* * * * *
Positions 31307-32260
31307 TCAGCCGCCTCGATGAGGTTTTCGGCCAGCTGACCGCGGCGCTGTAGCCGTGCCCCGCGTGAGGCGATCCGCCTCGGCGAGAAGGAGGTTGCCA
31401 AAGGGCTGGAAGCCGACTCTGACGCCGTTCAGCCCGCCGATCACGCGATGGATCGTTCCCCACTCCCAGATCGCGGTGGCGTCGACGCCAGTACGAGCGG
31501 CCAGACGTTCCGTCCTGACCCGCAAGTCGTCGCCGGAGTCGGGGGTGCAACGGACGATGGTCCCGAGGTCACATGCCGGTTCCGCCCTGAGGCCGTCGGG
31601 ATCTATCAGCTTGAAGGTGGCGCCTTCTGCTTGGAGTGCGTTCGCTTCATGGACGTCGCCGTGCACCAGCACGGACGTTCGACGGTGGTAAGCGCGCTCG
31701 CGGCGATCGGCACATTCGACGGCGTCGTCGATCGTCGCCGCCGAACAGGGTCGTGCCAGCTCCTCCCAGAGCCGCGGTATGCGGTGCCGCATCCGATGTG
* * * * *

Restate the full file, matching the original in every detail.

Positions 31307-32260
31307 TCAGCCGCCTCGATGAGGTTTTCGGCCAGCTGACCGCGGCGCTGTAGCCGTGCCCCGCGTGAGGCGATCCGCCTCGGCGAGAAGGAGGTTGCCA
31401 AAGGGCTGGAAGCCGACTCTGACGCCGTTCAGCCCGCCGATCACGCGATGGATCGTTCCCCACTCCCAGATCGCGGTGGCGTCGACGCCAGTACGAGCGG
31501 CCAGACGTTCCGTCCTGACCCGCAAGTCGTCGCCGGAGTCGGGGGTGCAACGGACGATGGTCCCGAGGTCACATGCCGGTTCCGCCCTGAGGCCGTCGGG
31601 ATCTATCAGCTTGAAGGTGGCGCCTTCTGCTTGGAGTGCGTTCGCTTCATGGACGTCGCCGTGCACCAGCACGGACGTTCGACGGTGGTAAGCGCGCTCG
31701 CGGCGATCGGCACATTCGACGGCGTCGTCGATCGTCGCCGCCGAACAGGGTCGTGCCAGCTCCTCCCAGAGCCGCGGTATGCGGTGCCGCATCCGATGTG